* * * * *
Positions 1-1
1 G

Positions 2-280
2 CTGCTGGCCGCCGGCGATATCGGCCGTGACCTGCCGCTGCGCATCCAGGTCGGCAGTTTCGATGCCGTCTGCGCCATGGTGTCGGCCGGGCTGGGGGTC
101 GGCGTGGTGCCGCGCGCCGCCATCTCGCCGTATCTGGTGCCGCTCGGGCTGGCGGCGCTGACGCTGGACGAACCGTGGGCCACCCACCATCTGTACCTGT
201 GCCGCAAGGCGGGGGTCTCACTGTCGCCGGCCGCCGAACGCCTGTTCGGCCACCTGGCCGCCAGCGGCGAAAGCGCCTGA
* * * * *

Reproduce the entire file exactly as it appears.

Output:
Positions 1-1
1 G

Positions 2-280
2 CTGCTGGCCGCCGGCGATATCGGCCGTGACCTGCCGCTGCGCATCCAGGTCGGCAGTTTCGATGCCGTCTGCGCCATGGTGTCGGCCGGGCTGGGGGTC
101 GGCGTGGTGCCGCGCGCCGCCATCTCGCCGTATCTGGTGCCGCTCGGGCTGGCGGCGCTGACGCTGGACGAACCGTGGGCCACCCACCATCTGTACCTGT
201 GCCGCAAGGCGGGGGTCTCACTGTCGCCGGCCGCCGAACGCCTGTTCGGCCACCTGGCCGCCAGCGGCGAAAGCGCCTGA